Game Two Stats:
Chicago Starting 5: 55 points, 29 rebounds (16 offensive), 13 assists, 4 steals
LeBron James and Dwayne Wade: 51 points, 19 rebounds (4 offensive), 7 assists, 4 steals
Udonis Haslem: Day-to-Day, Foot, did not practice Friday
LeBron James: Day-to-Day, flu-like symptoms, will play
After Game One I said that Miami was the team that had to make the changes. They did. Now it’s Chicago’s turn to adjust to what the Heat just did to them.
The Bulls, after playing great in game one, got beat bad in game two. Chicago escaped their somewhat poor shooting in game one by getting a ton of offensive rebounds and second chance points. But Chicago shot almost 10 percent worse from the field in game two, and couldn’t wiggle their way out of that 34.2 percent shooting.
And after making 10-21 three pointers (47.7 percent) in game one, the Bulls fell to 3-20 (15 percent) in the most recent matchup. No one could hit from long range. Luol Deng was 1-7 from behind the arc, after going 4-6 in game one. Kyle Korver continued to struggle, going just 1-5. And Keith Bogans went just 1-4. Derrick Rose didn’t hit any of his three attempts.
The shooting didn’t get much better when the Bulls moved in closer either. From within nine feet Rose was 2-11, Noah was 4-9, and Boozer was 3-7. And although Chicago brought down 17 offensive rebounds, they scored just 18 second chance points. They went 5-14 off those offensive rebounds, according to ESPN Stats and Information. The Bulls scored 31 second chance points in game one, off of just two more offensive rebounds.
But the good news is that the Bulls know exactly what the Heat will do—score in the low to mid 80s on 47.1 percent shooting. Just like they did in both games this series.
Alright that’s probably not going to happen again, but game two is probably more similar to what to expect for the rest of the series. Both LeBron James and Dwayne Wade bounced back from their poor showings in game one. They combined for 20 more points in game two, and Wade made as many free throws by himself as both did in game one (eight).
LeBron shot 12-21 from the field with Wade shooting 8-16. James had 18 points in the paint in game two, after having just two in game one. You can expect more drives from Wade and LeBron as the series continues. They also combined for 17 free throws, which is probably going to continue as well. James did have five turnovers though and only recorded a plus/minus of +8, which isn’t fantastic.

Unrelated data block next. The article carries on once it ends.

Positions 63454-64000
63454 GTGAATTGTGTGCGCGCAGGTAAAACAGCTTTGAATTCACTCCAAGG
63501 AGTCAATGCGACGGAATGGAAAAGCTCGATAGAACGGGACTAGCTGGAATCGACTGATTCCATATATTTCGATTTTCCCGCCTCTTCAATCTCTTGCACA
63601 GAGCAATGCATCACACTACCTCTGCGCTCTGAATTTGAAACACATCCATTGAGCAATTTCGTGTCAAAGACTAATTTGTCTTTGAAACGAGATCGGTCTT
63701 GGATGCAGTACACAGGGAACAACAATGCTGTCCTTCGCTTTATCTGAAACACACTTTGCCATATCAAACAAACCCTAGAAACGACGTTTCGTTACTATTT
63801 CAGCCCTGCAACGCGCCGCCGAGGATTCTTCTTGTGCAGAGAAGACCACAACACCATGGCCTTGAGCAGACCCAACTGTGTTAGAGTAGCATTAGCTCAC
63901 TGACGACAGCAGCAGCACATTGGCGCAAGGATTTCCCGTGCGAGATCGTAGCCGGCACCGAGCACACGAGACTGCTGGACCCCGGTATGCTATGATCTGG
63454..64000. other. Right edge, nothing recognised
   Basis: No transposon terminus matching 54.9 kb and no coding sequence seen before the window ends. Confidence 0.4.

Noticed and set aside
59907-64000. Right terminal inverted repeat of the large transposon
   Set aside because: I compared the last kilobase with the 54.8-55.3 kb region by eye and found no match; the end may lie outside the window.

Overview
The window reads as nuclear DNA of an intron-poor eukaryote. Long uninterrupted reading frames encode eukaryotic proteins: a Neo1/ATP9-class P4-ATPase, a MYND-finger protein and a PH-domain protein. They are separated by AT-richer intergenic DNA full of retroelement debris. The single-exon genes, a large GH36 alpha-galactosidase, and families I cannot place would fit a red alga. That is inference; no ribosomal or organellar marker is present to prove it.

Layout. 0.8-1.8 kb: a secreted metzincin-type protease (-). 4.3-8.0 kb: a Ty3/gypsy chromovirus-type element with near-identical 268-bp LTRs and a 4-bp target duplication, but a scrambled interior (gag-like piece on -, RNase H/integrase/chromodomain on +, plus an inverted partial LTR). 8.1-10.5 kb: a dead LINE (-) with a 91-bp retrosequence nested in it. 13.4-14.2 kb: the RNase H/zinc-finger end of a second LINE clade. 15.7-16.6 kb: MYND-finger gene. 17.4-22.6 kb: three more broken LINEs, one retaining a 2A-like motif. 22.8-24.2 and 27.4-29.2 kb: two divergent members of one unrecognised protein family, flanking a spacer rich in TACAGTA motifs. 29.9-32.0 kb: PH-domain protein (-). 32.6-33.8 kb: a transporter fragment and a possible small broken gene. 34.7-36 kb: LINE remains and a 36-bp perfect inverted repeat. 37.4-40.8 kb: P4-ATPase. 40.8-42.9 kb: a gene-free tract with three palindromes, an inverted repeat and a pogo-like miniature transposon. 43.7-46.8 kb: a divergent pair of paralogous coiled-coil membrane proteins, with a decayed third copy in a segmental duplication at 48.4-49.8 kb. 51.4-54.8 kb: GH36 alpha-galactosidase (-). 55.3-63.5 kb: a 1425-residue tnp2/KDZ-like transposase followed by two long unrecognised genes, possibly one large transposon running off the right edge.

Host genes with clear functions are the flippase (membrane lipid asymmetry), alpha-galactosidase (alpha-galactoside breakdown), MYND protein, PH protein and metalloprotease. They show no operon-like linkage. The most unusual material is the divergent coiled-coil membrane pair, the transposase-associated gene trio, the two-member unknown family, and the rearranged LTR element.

Mike Bibby played surprisingly good defense on Derrick Rose, and recorded a plus/minus of +16.
Miami made some adjustments to limit the scoring off of offensive rebounds, but Chicago still grabbed a bunch of offensive rebounds. If Chicago keeps averaging 18.0 offensive rebounds per game, good things should happen. The Bulls probably won’t go 4-13 again on their second chance points, and should shoot better from in close.
And I know I keep saying it, but it keeps getting proven correct: when Chicago plays a poor game, they come out and play well in the next one. Especially Derrick Rose. He almost always bounces back. And according to ESPN Stats and Information, games twos are not Rose’s friend. “While Derrick Rose has been excellent in series-openers, Game 2 has not been as nice. Rose averages 8 points fewer in Game 2 and in five career games has shot just 39 percent from the field, including a 7-23 performance on Wednesday.”
Something that must improve is Chicago’s crunch time defense. Normally very good, their defense at the end of game two was not great. LeBron James by himself scored nine points in the final 4:30.
Against the Pacers and Hawks, the Bulls defense was at its best in the fourth quarter. This was one of the Bulls biggest weapons, allowing them to come back from a few fourth quarter deficits. But it didn’t happen in game two; partly because the Bulls are playing a much better offensive team, with LeBron, Wade and Chris Bosh.
Chicago can definitely play better, and Thibodeau should have a game plan to harass LeBron next game, and not let him get into a rhythm, particularly at the end of the game. As long as Chicago continues to bring down offensive rebounds (while winning the rebounding battle like they did in game one) and defends better, the Bulls have a good chance of getting home court advantage back.
About the Author:
Braedan Ritter was born and raised in Pennsylvania but was swayed by gifts from his aunt to follow the Chicago sports teams. It didn’t hurt that the Bulls had a guy named Michael Jordan playing for them, and the Sixers had…Derrick Coleman. Braedan has stuck with Chicago through thick and thin, and really thin (see: Chicago Cubs). And speaking of Coleman, Braedan is currently a student at Syracuse University.